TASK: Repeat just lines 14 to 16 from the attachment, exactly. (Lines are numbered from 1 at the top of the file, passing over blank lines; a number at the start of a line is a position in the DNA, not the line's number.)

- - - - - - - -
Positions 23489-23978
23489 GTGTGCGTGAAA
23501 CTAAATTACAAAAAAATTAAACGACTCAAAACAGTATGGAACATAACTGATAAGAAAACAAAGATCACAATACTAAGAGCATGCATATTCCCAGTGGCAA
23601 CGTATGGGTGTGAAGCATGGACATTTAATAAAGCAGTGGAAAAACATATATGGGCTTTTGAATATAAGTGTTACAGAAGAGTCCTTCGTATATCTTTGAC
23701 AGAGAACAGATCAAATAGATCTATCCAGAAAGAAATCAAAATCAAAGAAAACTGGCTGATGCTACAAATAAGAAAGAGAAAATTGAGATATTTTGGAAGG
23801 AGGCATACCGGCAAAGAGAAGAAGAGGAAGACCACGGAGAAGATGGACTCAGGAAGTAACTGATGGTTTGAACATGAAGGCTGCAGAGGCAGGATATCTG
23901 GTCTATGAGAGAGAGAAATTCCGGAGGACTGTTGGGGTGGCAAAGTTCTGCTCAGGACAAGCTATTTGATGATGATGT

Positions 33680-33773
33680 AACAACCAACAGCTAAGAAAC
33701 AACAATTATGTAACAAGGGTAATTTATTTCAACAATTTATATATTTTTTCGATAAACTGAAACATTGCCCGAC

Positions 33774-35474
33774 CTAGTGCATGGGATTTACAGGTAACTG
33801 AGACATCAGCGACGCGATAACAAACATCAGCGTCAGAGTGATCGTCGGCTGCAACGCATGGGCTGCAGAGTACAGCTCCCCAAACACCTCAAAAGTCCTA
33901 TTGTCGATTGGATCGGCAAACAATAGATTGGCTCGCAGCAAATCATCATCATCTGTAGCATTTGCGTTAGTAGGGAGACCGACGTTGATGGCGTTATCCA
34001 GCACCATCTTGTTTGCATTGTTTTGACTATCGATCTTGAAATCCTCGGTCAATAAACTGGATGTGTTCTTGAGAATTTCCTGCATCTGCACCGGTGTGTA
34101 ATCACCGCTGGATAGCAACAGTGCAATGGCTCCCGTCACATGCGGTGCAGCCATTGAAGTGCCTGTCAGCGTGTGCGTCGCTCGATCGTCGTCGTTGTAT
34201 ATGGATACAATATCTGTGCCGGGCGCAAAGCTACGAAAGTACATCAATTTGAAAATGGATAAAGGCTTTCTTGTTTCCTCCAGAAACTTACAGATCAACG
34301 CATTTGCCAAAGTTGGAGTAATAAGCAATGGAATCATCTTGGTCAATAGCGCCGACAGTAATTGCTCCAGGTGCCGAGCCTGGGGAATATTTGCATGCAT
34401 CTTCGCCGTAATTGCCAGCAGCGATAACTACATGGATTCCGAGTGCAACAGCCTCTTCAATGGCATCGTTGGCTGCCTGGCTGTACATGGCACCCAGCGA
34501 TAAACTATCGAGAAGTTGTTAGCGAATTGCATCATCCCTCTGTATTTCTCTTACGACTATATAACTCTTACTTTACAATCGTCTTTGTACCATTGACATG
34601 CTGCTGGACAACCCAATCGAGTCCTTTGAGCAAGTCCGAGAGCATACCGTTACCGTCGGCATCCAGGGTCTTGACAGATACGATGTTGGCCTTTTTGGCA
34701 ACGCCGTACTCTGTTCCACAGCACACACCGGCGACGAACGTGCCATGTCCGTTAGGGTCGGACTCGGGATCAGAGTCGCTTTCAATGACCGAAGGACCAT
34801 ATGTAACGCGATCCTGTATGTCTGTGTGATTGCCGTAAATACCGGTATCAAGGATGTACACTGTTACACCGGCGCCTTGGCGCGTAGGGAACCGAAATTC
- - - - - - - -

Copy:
33901 TTGTCGATTGGATCGGCAAACAATAGATTGGCTCGCAGCAAATCATCATCATCTGTAGCATTTGCGTTAGTAGGGAGACCGACGTTGATGGCGTTATCCA
34001 GCACCATCTTGTTTGCATTGTTTTGACTATCGATCTTGAAATCCTCGGTCAATAAACTGGATGTGTTCTTGAGAATTTCCTGCATCTGCACCGGTGTGTA
34101 ATCACCGCTGGATAGCAACAGTGCAATGGCTCCCGTCACATGCGGTGCAGCCATTGAAGTGCCTGTCAGCGTGTGCGTCGCTCGATCGTCGTCGTTGTAT